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Cornell professors offer advice for helping trees survive heat

By Brett Kessler Green Right Now This year is well on its way to becoming the hottest year the world has seen since scientists began record-keeping in 1880. According to...

By Brett Kessler
Green Right Now

This year is well on its way to becoming the hottest year the world has seen since scientists began record-keeping in 1880. According to the National Oceanic and Atmospheric Administration (NOAA), the rising worldwide temperatures are responsible for erratic weather – including severe droughts and heat waves.

A Weeping Willow (Photo: Green Right Now)

What does this mean for your lawn and trees? Two experts from Cornell University have some advice that may surprise you.

“Let the lawn go dormant,” says Frank Rossi, professor of horticulture. “Most of the lawn grasses will survive four to six weeks without significant rainfall. In most cases, they’ll green up again in late summer or early fall when the rain returns and the temperatures moderate.”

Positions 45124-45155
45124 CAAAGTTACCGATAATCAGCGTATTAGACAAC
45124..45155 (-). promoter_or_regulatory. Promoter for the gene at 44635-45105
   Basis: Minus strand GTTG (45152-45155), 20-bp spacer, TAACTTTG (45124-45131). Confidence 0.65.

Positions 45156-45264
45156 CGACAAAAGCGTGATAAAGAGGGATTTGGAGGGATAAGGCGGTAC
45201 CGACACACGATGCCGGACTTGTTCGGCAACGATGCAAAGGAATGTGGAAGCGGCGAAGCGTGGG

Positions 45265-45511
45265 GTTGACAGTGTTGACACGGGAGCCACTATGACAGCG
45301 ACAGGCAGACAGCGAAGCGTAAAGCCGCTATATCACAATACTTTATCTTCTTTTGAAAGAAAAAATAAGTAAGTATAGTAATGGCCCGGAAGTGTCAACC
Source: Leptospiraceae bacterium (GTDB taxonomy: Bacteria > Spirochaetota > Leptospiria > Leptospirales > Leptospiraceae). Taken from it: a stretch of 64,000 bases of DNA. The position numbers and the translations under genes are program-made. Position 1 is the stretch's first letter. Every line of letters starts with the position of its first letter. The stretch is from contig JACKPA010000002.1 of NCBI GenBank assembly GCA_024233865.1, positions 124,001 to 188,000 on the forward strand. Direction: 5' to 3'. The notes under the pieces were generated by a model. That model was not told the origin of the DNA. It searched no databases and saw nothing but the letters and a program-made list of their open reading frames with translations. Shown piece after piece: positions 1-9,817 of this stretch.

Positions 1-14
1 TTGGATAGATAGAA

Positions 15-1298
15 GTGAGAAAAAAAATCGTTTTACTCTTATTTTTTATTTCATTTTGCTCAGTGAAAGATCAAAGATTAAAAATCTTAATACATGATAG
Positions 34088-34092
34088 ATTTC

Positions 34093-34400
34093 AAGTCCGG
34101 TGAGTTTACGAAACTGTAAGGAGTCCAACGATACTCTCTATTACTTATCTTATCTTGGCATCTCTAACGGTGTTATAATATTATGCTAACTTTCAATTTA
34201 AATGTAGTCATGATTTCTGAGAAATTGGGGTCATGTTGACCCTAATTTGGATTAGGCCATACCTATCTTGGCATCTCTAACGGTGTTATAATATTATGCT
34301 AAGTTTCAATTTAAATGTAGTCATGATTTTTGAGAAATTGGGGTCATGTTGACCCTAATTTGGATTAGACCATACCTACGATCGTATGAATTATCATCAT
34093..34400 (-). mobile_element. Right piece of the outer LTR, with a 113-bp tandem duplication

Cool-season lawn grasses, he says, are adapted to the harsh heat of summertime. Watering, in many cases, only “encourages lawn diseases and weeds.”

That’s not the case for trees and shrubs, which stand to benefit the most from additional moisture, says Nina Bassuk, also a Cornell professor of horticulture.

“Don’t give up on trees and shrubs that have shed their leaves,” she says. In times of drought, many plants dry up, but this doesn’t mean they have died. “Go ahead and water them. It’s better late than never. If they’re still alive, they’ll grow new leaves.”

“Newly planted trees and shrubs are particularly vulnerable,” Bassuk warns, “because their root systems aren’t fully developed. They have a harder time foraging for moisture. Depending on the species, site and planting practices, that might mean keeping two- to five-year-old plantings carefully watered during dry periods, hopefully preventing drought-caused leaf damage or loss in the first place.”

For more tips for helping your plants beat the heat, visit the Cornell University Department of Horticulture blog.

Copyright © 2010 Green Right Now | Distributed by GRN Network


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